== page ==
I do think America has a related trope: the woman who wants to be more sexually alluring than she is perceived by those around her. It’s the Bouquet/Bucket dichotomy only in relation to sexuality. This gag only works if the woman in question is not perceived by the audience as sexually alluring, in the same way the Bucket joke doesn’t work unless we all read B.U.C.K.E.T. as ‘bucket’. The actress who plays her cannot conform too well to the Western female beauty standard.
Sometimes the character is indeed sexually alluring by everyday standards, but that’s the only nice thing about her. Every other attribute is exaggeratedly terrible. Regina George from Mean Girls is the stand out example of that. We see this archetype in British comedy as well, for example Jen’s insistence on wearing too-small shoes in The I.T. Crowd.
However, I do think America is starting to embrace this comedic archetype, perhaps because the culture is starting to question the American story that everyone can rise above their station given enough work.
I’m thinking of Moira Rose of Schitts Creek, whose accent is a comedic affectation. This character considers herself queen of the town despite being widely disliked. However, Moira Rose does have an admirably wide vocabulary:
Moira owns a vast collection of precious wigs, which is the classic trope of putting a headdress on yourself as a ‘crowning’ glory. Moira is a very camp character as well — she revels in putting on ‘the mask’, and knows exactly what she’s doing. Someone like Hyacinth Bucket doesn’t seem to realise she’s wearing a mask at all.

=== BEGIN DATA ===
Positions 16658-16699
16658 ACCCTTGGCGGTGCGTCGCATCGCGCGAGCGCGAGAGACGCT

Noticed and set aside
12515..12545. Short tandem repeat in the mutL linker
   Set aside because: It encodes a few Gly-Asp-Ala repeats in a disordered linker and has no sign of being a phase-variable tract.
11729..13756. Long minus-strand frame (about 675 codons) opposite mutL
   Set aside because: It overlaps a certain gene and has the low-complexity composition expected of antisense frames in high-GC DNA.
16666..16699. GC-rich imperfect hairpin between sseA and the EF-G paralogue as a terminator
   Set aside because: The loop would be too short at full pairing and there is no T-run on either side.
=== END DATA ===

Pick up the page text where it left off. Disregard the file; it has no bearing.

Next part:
Perhaps Moira Rose is the modern, ’empowered’ version of the socially aspiring woman: she has no power, but she takes it anyway, knowing no one is about to give it to her for free.
The lyrics to Jolene are regressive and speak to the weakest place in a woman. But they strike me as the meditation of a woman who is far more interested than this other woman than in… her man.
The lyrics of Candy by Doja are from a harsher, dirtier narrator, but I notice similarities to the older Jolene:
She’s just like candy, she’s so sweet But you know that it ain’t real cherry, know that it ain’t real cherry She’s just like candy, she’s so sweet
But you know that it ain’t real, know that it ain’t realI can be your sugar when you’re fiendin’ for that sweet spot Put me in your mouth, baby, and eat it ’til your teeth rot I can be your cherry, apple, pecan, or your key lime